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Business Maverick

December 9: Five things to know to start the day

Demonstrators march during a protest in Causeway Bay district of Hong Kong, China, on Sunday, Dec. 8, 2019. Hundreds of thousands of people marched through Hong Kong to mark Human Rights Day and press for greater democracy in the city. Photographer: Kyle Lam/Bloomberg

Hong Kong sees its biggest pro-democracy rally in months, analysts are issuing warnings over central bank efficacy as we head into the next decade, and China’s latest export numbers have given the country one more reason to be anxious about securing a trade deal with the U.S. Here are some of the things people in markets are talking about today.

Far From Over

Hong Kong saw its biggest pro-democracy protest in months on Sunday, signaling more unrest to come in 2020 as the movement that began in June to fight China’s increasing grip on the city shows its staying power. Hundreds of thousands of demonstrators flooded the city’s major downtown boulevards, many waving U.S. flags, singing “Glory to Hong Kong” and chanting “Five demands, not one less.” The protests were largely peaceful throughout the afternoon, though at night tensions emerged between riot police and some radical demonstrators. Some protesters also called for disrupting the commute on Monday morning. The rally was the first organized by the Civil Human Rights Front to get police approval since August, prompting many Hongkongers who normally wouldn’t risk joining an illegal assembly to hit the streets. The show of force follows a landslide victory for pro-democracy forces in local elections last month.

Export Drop

An unexpected drop in China’s exports in November highlights just one reason why Beijing wants to agree on a phase one trade deal — U.S. tariffs are hurting exports when global demand is already weak. Total exports in November dropped 1.1% from a year ago, while to the U.S. they were down 23%, China’s customs administration said Sunday — the 12th straight monthly decline. Overall shipments had been expected to rise 0.8%, as retailers and companies stock up for Christmas. About 18 months of tit-for-tat tariffs have damaged both economies, with Chinese companies and American farmers selling less to the other side. Even if some of the tariffs are removed, both sides will be economically worse off than they would have been without the conflict.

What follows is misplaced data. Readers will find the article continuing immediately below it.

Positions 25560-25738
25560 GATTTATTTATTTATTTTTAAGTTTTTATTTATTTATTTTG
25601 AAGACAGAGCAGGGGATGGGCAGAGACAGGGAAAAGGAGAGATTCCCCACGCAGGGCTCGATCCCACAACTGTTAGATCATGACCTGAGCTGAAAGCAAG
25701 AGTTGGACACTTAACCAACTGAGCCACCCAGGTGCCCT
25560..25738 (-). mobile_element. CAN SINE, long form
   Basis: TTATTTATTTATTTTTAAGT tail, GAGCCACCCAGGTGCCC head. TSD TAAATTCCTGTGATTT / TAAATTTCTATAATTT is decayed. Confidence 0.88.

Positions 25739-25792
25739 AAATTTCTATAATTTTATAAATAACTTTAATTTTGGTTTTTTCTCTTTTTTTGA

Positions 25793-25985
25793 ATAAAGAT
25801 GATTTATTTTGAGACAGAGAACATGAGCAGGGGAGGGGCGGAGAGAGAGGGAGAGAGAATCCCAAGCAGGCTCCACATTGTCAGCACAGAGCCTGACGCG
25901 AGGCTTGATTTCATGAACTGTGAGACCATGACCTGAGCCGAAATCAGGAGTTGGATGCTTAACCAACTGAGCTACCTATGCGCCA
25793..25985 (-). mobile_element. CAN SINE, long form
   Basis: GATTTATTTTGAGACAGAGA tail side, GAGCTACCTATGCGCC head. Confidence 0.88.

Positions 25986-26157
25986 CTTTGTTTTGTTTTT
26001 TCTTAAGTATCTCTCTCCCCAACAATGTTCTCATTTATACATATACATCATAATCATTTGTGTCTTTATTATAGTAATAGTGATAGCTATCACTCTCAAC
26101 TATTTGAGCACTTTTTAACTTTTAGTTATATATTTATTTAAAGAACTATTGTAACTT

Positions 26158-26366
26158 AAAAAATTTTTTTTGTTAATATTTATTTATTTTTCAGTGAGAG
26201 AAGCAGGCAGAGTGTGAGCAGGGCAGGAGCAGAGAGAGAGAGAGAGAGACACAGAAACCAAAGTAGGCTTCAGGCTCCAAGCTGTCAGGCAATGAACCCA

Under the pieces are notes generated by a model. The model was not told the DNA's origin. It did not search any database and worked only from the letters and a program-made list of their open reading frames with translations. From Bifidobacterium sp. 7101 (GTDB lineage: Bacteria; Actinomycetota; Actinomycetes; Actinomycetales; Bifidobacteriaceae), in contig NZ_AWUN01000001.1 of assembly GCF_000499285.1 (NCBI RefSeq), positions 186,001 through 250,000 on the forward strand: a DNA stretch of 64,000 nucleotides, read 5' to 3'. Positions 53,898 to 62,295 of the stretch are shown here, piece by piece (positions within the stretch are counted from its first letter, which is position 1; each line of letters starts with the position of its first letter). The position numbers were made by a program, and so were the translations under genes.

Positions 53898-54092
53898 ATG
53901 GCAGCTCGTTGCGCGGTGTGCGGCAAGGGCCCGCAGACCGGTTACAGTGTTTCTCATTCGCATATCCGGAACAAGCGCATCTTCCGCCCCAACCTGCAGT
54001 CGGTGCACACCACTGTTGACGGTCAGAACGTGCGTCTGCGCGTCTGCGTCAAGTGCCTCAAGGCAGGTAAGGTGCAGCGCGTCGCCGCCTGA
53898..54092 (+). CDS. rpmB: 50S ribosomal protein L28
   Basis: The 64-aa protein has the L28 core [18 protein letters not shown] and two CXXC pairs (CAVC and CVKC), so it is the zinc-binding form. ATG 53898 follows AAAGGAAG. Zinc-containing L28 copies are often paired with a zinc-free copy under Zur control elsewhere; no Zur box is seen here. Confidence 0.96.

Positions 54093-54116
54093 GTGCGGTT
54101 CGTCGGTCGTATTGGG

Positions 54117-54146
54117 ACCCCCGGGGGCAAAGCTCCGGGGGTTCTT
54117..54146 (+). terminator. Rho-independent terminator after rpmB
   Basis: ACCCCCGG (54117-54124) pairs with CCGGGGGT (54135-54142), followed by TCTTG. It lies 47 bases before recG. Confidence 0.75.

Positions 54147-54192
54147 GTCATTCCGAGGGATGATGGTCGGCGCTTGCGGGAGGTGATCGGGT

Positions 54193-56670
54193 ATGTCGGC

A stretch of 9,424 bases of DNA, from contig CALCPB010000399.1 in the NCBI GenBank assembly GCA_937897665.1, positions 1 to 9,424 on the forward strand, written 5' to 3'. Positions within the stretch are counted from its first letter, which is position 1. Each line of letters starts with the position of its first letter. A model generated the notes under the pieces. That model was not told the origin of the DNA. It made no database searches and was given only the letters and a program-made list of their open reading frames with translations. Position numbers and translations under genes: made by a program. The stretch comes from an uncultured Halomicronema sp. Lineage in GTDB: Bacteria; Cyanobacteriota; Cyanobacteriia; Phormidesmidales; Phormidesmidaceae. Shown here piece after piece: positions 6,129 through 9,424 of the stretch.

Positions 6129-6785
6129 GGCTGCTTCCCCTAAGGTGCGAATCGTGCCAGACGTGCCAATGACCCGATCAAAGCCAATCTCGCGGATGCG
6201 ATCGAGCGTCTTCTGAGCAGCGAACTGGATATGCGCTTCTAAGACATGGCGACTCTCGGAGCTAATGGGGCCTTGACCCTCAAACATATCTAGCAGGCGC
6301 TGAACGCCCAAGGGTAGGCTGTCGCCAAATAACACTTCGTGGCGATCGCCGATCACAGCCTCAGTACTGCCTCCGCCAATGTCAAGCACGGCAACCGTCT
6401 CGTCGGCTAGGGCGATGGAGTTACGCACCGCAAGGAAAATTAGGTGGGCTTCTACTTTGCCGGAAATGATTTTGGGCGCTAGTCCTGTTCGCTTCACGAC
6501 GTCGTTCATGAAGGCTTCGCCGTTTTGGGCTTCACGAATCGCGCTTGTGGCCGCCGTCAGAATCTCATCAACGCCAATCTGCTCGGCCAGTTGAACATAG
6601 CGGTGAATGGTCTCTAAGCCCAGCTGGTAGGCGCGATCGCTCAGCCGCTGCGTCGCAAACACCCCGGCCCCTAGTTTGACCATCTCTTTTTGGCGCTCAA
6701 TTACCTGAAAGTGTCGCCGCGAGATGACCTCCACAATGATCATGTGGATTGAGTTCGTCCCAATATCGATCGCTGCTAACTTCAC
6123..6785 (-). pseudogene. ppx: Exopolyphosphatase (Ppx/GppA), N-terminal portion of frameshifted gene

Markets Lift

Asian stocks were poised to kick off the week with  gains after U.S. equities rallied Friday on better-than-expected jobs data. Currencies were steady early Monday. Futures in Japan, Australia and Hong Kong pointed higher. Gains may be kept in check as the Dec. 15 U.S.-China tariff deadline looms with both sides yet to agree to a trade deal and after that unexpected drop in Chinese exports for November. On Friday, the S&P 500 Index rose for a third day after reports showed payrolls jumped the most since January, wages beat estimates and consumer sentiment increased. Treasury yields climbed above 1.80%. Elsewhere, oil climbed after Saudi Arabia surprised the market by promising significant additional production cuts beyond what was agreed with fellow OPEC+ members.

Risk of Failure

The era of central bank shock and awe is over. More than ten years of crisis fighting — including this year’s rush to support global growth — have left policy makers in key economies facing a new decade with few good options to fight the next downturn. Interest rates are either already around historic lows or negative after more than 750 cuts since 2008, spurring concerns they are doing more harm than good. At the same time, leading central banks are buying bonds again — so called quantitative easing — after the purchase of more than $12 trillion of financial assets wasn’t enough to revive inflation. With the Federal Reserve, European Central Bank and Bank of Japan set to hold their final policy meetings of the year (and decade) over the coming two weeks, the worry is the next ten years could be their most testing yet. The mounting fear is that the lackluster expansions and inflation which have plagued Japan since the early 1990s will now be witnessed globally. Bank of America Corp. analysts have warned investors to be alert to “quantitative failure or monetary policy impotence.”

The Usual Suspects

The September repo blowup was fueled by big banks and hedge funds, according to a new analysis from the Bank for International Settlements. They also said that the mayhem suggests there’s a structural problem in this vital corner of finance and the incident wasn’t just a temporary hiccup. This market, which relies heavily on just four big U.S. banks for funding, was upended in part because those firms now hold more of their liquid assets in Treasuries relative to what they park at the Federal Reserve, officials at the Basel-based institution concluded in the report. That meant “their ability to supply funding at short notice in repo markets was diminished”, while hedge funds are financing more investments through repo, which “appears to have compounded the strains.” On Sept. 17, rates on general collateral repo briefly surged to 10% from around 2%.

What We’ve Been Reading

This is what’s caught our eye over the past 24 hours.

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